25. 25. How do you know when Discovery is “done?”Key Partners Key Activities Value Proposition Customer Relationships Customer SegmentsWho are our key partners/ suppliers Which key activities does the biz model What type of relationship does each For whom are we creating value require What value do we deliver to the customer segment require of usComplete regional overview  Populate life cycle data for performance  key distinctive product features &  product positioning/elevator pitch for each  identify key market segments benefits for the target customer segment (geography/application) and customer guarantees  Prospect roadmap: how to get face-to-face with segments (e.g. operator versus owner) segment right person at prospects in each segment  how many customers in each segment  Educate market on metric: $/kWh-day  total cost of ownership for segment  key competitors in each segment and their and estimated potential volume for market share each customer delivered over life of asset versus alternatives  key competitors characteristics & dynamics  why will segment buy Durathon versus  how do customers make money … key  What outbound marketing/ advertising/ customer pain/gain points in each  Establish strong partnerships with alternatives (i.e. value proposition) promotion activities are needed segment  support tools required by segment (white channel partners  minimum feature set (i.e. our launch papers, TCO calc., tradeshow)  how are buying decisions made in 0 configuration) and ultimate feature set  pipeline of leads each segment - id  opportunities to claim IP or trademark / process, hurdles, decision makers  what does an Earlyvangelist look like in Key Resources is there freedom to practice 25 each segment Which key resources does the biz model  what regulatory/ certification/  who influences purchases in each require transportation/ customs requirements Channels segment (trade groups, key resellers, trend watchers)  Integrated power system engineering – should be met or could be differentiator Through which channel does each segment want to be reached compatibility for retrofit and optimized system solutions  which segments can only or best be reached through a channel partner  Financing options for Power services  which channel partners are important to optimize operators sales in each segment  what are channel partners requirements and cost to become a proactive sales channel  initial channel partner response to value proposition & customer segments 12 25 4 50Cost Structure Revenue StreamsWhat are our cost drivers How much is each segment willing to pay and how would they like to pay us this amount Launch reliability  What are price /performance characteristics of competing technology  What is the 2013 price target for 1 MM cells  What is the 2015 price target for 10 MM cells  what is optimum sales method for each segment (asset sale, lease, pay for performance, etc.) 3 X = number of in depth customer data points / data sources used to validate hypothesis x x red = low hypothesis confidence yellow = medium hypothesis confidence 25 x green = high hypothesis confidence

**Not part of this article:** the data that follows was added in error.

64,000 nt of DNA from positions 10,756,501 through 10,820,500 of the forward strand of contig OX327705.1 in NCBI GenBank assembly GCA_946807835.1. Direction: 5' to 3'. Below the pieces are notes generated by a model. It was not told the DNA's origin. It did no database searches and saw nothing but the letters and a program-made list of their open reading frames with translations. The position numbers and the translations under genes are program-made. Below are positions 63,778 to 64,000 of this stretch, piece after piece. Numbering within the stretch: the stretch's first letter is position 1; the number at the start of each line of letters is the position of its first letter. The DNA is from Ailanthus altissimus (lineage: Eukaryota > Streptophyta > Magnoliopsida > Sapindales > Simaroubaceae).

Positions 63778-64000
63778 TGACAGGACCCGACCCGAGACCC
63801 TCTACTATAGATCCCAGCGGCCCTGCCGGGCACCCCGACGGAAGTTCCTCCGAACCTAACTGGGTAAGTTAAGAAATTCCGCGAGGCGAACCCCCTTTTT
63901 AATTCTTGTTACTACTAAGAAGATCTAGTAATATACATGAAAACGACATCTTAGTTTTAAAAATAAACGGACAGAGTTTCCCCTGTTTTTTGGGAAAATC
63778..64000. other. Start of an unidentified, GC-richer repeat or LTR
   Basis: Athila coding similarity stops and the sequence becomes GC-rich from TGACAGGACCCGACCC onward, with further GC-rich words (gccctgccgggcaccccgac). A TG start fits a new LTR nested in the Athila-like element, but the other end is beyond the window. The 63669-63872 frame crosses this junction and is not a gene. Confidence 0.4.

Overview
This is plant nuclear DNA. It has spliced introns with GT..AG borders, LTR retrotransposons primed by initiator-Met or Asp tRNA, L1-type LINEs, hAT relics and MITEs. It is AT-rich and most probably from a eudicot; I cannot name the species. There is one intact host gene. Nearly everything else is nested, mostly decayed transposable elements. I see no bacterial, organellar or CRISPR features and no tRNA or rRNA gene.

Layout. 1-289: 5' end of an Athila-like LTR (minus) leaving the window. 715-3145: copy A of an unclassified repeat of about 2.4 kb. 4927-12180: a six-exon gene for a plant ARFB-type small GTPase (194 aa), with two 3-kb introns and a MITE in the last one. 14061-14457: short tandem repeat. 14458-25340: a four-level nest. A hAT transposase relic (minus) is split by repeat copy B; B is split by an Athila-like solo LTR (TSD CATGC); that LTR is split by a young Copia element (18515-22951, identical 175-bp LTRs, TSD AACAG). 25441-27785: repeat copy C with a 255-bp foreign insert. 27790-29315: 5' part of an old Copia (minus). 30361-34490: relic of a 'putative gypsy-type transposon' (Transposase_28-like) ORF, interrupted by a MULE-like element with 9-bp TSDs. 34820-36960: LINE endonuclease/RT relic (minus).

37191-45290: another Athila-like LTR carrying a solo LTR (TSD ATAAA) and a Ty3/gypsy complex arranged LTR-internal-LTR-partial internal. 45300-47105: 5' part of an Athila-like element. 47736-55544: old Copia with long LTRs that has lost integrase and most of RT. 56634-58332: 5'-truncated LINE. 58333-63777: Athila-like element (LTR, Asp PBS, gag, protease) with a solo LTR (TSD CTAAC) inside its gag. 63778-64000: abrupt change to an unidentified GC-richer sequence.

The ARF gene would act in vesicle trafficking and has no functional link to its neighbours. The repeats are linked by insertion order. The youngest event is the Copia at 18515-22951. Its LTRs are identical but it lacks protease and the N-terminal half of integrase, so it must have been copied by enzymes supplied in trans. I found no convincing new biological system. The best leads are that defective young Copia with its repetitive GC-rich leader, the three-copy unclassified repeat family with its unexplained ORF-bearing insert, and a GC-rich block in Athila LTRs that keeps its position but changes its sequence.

26. 26. Customer Validation Search Customer Customer Customer Company Discovery Validation Creation Building Pivot Execution• Repeatable and scalable business model?• Passionate earlyvangelists?• Pivot back to Discovery if no customers 26
  27. 27. Why Startups Aren’t Run By Accountants Scalable Large Transition Startup Company Alfred P. Sloan 27
  28. 28. Founder of General MotorsScalable Large TransitionStartup Company Billy Durant 28
  29. 29. FIRED by General Motors BoardScalable Large TransitionStartup Company Billy Durant 29
  30. 30. Durant Versus Sloan • Dies, rich, honored and famous 30
  31. 31. Durant Versus Sloan• Dies managing a bowling alley • Dies, rich, honored and famous 31
  32. 32. Durant Versus Sloan Accountant• Dies managing a bowling alley • Dies, rich, honored and famous 32
  33. 33. Innovators look out! WE are hereScalable Large TransitionStartup Company 33
  34. 34. “Get Out of the Building!!!” ON SALE HERE…also in ebook 34